This symbol first showed up in the 1770s, appearing in documents of English-Americans who had business dealings with Spanish-Americans. However, it wasn’t until the very early 1800s that it became popularized, around the same time as the first official U.S. dollars were being minted. Previous to this, the symbol had already been in use as an abbreviation for names of Spanish currency, namely as an abbreviation for the Spanish peso “p”.
So how do you get from a “p” to the dollar sign, “$”? When writing financial documents referring to pesos, it was common to abbreviate the peso, for instance, “1 peso” to “1 p”. However, when pluralized, as in “1000 pesos”, it becomes “ps“.
When writing up financial documents and having to write “ps” numerous times, it started to become common among the English-American colonists to merge the “p” and the super scripted “s” as one. The top half of this symbol then produces something looking very much like a double vertical lined dollar sign.
In an even further bout of laziness, it became common among the English-American colonists to write the “p” with just one downward stroke vertically slashing the “s”, thus the ‘$’. In some of the earliest documents containing this short hand, it was common to see both the double slashed version as well as the single slashed version in the same document, referring to the same thing, the Spanish peso.
How then did this symbol that originally denoted pesos spread to also denote the U.S. dollar? Around the same time the U.S. was minting its first dollar coins, in 1792, Spanish currency was extensively circulated in the U.S. and around the world. In large part due to this, the U.S. chose to design the U.S. dollar coins to duplicate the Spanish coins, in terms of matching the material and weight, hence value (at the time, the coins were made of silver and valued after the price of silver). Doing this allowed the U.S. coin to be exchanged for a peso in a 1 to 1 exchange. Thus, it was natural to use the same symbol to denote the U.S. dollar as was used for the Spanish peso.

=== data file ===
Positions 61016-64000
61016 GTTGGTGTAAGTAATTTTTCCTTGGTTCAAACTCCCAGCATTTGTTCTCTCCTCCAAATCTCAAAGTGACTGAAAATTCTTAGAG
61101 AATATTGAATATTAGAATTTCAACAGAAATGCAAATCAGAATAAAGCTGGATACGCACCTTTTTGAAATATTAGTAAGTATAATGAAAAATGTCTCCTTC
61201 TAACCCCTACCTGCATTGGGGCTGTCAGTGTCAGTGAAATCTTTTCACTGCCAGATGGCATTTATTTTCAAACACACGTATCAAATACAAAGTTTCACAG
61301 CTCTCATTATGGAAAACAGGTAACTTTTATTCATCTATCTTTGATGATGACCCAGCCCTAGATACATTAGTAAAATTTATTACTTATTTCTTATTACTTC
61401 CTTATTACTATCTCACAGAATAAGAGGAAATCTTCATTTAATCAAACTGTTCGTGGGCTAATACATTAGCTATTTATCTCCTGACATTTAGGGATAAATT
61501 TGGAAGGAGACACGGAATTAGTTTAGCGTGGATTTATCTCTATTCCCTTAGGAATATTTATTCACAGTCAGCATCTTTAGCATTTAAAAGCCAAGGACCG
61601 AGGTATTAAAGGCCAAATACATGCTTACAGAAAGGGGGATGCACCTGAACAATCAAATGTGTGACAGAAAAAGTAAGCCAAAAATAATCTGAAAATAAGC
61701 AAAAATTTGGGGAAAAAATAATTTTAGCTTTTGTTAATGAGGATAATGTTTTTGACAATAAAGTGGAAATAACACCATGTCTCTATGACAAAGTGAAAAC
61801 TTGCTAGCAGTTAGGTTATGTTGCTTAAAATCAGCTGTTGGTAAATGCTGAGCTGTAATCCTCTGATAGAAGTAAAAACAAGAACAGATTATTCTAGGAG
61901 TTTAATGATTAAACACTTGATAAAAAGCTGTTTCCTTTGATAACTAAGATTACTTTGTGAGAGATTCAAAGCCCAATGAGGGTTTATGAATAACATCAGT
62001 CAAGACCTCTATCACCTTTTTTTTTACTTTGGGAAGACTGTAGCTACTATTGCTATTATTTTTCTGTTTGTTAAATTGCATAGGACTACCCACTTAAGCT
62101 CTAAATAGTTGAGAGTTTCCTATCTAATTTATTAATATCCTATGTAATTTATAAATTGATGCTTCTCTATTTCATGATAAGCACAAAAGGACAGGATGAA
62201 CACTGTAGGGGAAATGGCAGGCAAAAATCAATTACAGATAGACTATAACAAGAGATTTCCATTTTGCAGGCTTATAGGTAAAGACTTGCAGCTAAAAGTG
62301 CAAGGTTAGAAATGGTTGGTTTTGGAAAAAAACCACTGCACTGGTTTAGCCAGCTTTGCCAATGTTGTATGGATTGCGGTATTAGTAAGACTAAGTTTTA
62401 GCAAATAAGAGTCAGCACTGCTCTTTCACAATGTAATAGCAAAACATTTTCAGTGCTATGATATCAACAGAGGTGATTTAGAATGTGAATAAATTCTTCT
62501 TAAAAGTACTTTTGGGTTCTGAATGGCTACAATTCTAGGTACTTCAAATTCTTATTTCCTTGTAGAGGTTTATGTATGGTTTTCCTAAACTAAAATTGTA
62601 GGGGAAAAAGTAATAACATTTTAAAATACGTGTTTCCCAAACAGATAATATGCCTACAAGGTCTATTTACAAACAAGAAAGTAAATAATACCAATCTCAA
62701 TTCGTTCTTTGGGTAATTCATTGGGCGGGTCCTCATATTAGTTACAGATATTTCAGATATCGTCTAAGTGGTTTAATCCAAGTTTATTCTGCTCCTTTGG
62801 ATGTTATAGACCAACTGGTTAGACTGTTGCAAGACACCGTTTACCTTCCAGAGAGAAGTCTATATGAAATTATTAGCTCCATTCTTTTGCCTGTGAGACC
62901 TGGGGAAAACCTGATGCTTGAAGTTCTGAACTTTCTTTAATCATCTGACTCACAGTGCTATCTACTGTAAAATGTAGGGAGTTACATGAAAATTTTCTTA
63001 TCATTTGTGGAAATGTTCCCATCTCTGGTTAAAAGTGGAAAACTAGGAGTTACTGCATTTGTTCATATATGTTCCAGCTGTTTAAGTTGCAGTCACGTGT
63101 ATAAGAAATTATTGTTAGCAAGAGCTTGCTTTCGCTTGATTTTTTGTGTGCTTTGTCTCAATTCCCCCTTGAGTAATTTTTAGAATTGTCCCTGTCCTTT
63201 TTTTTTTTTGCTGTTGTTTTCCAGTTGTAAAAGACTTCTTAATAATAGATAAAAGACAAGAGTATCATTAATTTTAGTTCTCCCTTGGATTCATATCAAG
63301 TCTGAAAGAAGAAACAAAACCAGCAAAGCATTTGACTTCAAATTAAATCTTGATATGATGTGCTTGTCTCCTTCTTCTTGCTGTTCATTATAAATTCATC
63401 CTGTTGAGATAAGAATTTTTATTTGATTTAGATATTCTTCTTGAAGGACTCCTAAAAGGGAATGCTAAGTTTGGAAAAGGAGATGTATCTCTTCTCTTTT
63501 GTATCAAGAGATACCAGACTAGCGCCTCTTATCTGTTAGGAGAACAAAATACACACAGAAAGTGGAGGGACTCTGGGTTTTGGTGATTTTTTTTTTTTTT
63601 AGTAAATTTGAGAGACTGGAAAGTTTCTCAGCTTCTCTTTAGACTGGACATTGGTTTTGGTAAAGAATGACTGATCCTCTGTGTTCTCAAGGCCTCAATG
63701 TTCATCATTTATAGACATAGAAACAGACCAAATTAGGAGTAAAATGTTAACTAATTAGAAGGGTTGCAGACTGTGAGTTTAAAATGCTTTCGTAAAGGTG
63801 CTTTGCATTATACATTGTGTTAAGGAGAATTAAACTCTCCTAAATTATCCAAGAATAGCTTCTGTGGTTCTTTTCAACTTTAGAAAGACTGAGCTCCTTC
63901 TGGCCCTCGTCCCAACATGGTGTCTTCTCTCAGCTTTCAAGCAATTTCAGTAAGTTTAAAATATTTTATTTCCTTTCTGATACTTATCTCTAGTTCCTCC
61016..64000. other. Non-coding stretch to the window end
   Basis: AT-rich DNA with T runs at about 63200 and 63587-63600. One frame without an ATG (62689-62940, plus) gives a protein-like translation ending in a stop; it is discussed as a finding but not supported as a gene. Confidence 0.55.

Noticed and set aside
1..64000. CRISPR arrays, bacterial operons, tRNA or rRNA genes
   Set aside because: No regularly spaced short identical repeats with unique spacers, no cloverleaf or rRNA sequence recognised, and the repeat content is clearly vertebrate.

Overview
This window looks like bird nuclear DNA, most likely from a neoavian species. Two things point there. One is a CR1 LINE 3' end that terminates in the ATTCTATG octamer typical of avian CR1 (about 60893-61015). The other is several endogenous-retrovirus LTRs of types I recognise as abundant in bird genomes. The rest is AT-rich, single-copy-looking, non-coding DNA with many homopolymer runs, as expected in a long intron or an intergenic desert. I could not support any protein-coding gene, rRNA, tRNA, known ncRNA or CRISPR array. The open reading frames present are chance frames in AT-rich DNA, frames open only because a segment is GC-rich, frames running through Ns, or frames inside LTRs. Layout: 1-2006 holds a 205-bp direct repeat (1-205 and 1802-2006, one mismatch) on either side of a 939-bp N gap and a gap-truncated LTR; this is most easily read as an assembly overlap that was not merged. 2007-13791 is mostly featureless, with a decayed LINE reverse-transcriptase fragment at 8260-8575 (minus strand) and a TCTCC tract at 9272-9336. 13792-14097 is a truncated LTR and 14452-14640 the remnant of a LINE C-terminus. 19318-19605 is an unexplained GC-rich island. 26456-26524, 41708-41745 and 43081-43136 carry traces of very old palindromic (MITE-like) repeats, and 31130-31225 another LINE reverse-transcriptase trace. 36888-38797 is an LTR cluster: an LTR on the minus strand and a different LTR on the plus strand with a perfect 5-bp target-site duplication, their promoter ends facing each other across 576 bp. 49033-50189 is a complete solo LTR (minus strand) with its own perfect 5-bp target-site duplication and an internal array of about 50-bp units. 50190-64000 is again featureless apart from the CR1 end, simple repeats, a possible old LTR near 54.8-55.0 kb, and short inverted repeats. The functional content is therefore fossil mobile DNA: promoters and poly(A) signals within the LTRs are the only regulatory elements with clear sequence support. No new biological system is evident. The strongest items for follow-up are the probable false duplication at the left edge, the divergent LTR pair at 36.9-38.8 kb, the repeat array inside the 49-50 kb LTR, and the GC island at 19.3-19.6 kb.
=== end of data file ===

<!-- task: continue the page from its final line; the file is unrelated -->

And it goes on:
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- One interesting thing to note here is that it was the English-American colonists who first started merging the “ps“, which eventually formed the dollar sign. So while the dollar sign was first referring to the peso, it was the English-Americans who “invented” the symbol. This is only noteworthy because it explains why we write dollar based monetary sums as “$10″ instead of “10$”, as the Spanish-Americans would have written it. Having the symbol precede the numeric value was the common custom with the English pound and thus with the English-American colonists.
- You will also occasionally hear that the dollar sign actually comes from superimposing the “U” and “S” from United States on top of each other, but this is proven false in Cajori’s book, written in 1929, “History of Mathematical Notations Volume 2“; here he references some of the earliest documents containing the “$” symbol, which not only were referring to the peso in terms of the usage in those documents, but preceded the United States, so named, and also preceded the U.S. dollar.
- Yet another popular incorrect theory held by many is that the dollar sign was derived from the “pieces of 8″ in the Spanish currency, with the 8 forming the “S” and the slash through it to denote currency. But once again, the earliest documents using this symbol clearly show that it is derived and used interchangeably with the “ps“, which denoted pesos, not the smaller coinage “pieces of 8″.
- The name ‘dollar’ derived from the word ‘thaler’ which is an abbreviation for the word “Joachimsthaler”, a coin type from the city of Joachimsthal (Jáchymov) in Bohemia, where some of the first such coins were minted in 1516.
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